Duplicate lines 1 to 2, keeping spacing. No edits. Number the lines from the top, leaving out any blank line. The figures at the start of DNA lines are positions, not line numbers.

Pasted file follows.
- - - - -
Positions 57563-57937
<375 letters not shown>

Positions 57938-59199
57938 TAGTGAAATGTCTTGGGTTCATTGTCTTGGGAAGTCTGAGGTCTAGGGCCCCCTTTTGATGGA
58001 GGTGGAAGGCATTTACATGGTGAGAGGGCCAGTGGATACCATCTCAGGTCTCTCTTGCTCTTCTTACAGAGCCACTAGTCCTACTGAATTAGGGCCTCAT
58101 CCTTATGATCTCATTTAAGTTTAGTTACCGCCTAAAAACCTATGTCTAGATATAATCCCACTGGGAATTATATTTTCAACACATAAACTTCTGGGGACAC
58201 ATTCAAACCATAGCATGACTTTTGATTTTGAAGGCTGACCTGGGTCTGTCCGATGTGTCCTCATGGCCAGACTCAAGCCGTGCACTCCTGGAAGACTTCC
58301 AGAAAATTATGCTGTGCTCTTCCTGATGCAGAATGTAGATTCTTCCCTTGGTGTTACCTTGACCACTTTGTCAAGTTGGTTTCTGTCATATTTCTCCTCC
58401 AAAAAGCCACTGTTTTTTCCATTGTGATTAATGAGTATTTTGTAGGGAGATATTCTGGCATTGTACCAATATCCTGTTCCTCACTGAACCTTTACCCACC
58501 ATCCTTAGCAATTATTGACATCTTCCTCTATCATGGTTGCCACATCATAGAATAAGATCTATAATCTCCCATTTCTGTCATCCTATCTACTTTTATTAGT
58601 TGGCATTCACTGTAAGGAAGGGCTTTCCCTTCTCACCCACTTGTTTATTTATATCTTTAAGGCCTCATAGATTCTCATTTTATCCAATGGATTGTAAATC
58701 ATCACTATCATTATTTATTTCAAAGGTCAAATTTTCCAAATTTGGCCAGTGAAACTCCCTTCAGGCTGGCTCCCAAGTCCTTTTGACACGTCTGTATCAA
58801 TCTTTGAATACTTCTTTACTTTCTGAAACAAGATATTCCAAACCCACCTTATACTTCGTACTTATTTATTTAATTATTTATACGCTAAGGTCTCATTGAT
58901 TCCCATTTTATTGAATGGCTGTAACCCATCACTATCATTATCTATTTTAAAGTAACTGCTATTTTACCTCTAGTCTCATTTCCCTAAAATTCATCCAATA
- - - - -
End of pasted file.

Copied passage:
Positions 57563-57937
<375 letters not shown>